My first book, Vignettes of Taiwan:Short Stories, Essays & Random Meditations about Taiwan was published by Things Asian Press in 2006.
When Joshua Samuel Brown first stepped out of the passenger terminal at Chiang Kai-shek International Airport in Taiwan, he was a stranger in a humid land with insufficient funds, zero job prospects and an over-packed suitcase. Like much else in his life up to that point, his decision to move to Taiwan was based largely on random occurrence and cosmic coincidence. He was twenty-four years old, thousands of miles away from home, and at that moment the happiest man alive. This anthology of short stories, travel essays, photographs, random meditations, and political meanderings grew out of his years on the island formerly known as Formosa.
Purchase Vignettes of Taiwan at Amazon.com
A few reviews of Vignettes of Taiwan:
February 13, 2013
Not only was it well-received, but it has become something of a favorite. By her reckoning, the writing is readable, meaningful, and engaging, and the sense of the place is deeply conveyed. She was overjoyed to have these stories to refer to—stories that she said took her back to the days and nights of Taiwan and the many lovely people and things that she misses there.
After hearing this, I did some reading as well, and even as an outsider, I found that it compares well with much contemporary travel writing. The place is illuminated in little vignettes, each of which is artfully and subtly constructed. In some ways, they remind me of Zen Koans, though this will surely make actual practitioners cringe. It’s not meant to be a comparison at the literal level, however—more at the instinctive one.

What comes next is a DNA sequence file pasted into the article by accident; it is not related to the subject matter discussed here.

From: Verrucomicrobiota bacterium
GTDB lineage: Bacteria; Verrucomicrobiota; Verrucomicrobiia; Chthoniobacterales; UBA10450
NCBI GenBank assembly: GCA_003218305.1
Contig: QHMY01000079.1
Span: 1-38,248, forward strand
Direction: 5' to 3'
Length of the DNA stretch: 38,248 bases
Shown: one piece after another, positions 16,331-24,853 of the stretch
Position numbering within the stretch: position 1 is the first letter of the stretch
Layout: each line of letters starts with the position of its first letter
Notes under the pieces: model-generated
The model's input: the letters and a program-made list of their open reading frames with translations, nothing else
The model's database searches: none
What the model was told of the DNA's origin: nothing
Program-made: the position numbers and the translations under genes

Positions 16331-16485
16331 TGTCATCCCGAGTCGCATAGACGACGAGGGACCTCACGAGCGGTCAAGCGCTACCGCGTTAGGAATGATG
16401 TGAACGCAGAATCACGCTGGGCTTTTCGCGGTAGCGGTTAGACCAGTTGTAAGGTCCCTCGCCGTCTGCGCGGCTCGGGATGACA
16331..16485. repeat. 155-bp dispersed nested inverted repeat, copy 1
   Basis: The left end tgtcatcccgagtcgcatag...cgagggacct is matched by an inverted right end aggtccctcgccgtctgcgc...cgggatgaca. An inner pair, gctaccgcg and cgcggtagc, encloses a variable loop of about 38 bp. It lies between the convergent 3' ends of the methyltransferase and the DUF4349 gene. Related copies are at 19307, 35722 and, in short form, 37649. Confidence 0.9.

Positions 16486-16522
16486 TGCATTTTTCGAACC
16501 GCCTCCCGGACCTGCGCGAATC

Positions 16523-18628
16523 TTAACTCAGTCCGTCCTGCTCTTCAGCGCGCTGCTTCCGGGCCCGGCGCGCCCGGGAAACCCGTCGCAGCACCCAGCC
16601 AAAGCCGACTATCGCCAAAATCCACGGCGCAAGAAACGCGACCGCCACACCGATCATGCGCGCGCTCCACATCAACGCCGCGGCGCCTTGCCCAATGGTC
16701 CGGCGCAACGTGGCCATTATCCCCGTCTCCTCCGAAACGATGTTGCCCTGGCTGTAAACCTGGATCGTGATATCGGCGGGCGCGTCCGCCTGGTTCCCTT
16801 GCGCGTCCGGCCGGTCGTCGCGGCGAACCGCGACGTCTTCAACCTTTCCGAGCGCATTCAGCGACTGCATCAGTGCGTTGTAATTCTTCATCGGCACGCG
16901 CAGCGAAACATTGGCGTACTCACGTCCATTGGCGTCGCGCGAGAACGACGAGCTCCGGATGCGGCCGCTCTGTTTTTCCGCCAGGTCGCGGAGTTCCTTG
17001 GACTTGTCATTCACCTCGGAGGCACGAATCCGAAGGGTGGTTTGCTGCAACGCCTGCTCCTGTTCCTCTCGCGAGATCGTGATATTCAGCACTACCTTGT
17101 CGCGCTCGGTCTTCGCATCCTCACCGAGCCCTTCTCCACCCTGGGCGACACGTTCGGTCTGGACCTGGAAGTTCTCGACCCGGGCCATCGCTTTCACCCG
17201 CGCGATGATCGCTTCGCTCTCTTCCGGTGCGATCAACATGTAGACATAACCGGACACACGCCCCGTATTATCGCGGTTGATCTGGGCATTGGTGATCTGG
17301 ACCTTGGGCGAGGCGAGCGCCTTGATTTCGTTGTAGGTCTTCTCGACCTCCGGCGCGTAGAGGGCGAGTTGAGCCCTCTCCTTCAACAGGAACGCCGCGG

In short, it’s a nice read, whether you’ve been there or not, and the stories will enrich the reader as a human being and citizen of the world in the way that the best works of literature do.
March 31, 2013
March 15, 2012
I am a Taiwanese who grew up in the States. This book is so good. It points out many, if not all, of the complex cultural dilemma/paradox and people’s confusing behavior in Taiwan. But this is not for you if you are not culturally aware enough or if you only want to know how to survive in Taiwan because you are flying there in 1 week.
I love the short stories on people (based on real stories) – the local Mahjong legend whose own little shop was eye-balled by the mafia, the Betel Nut girl who fantasized that white men are good people, etc.
Something about the book made me feel that it could have been better. So I am giving it a 4. But since it is only $12, I’d definitely recommend everyone to purchase it, including my fellow Taiwanese.
May 16, 2006
Joshua Samuel Brown is the Mahatma Gandhi of restaurant criticism, the Rudyard Kipling of professional boxing, the Lance Armstrong of economic planning. His voice shines in this magnificent exposition of over a decade of perplexing customs and offensive odors.
Proud and misunderstood like Taiwan itself, Mr. Brown regales us with tales of Generalissimo Chiang Kai-shek, betel nuts, and how to avoid jail time by impersonating a mormon.
This is a book to be read aloud by the fireside while snacking on extremely sour dried fruits and squid jerky.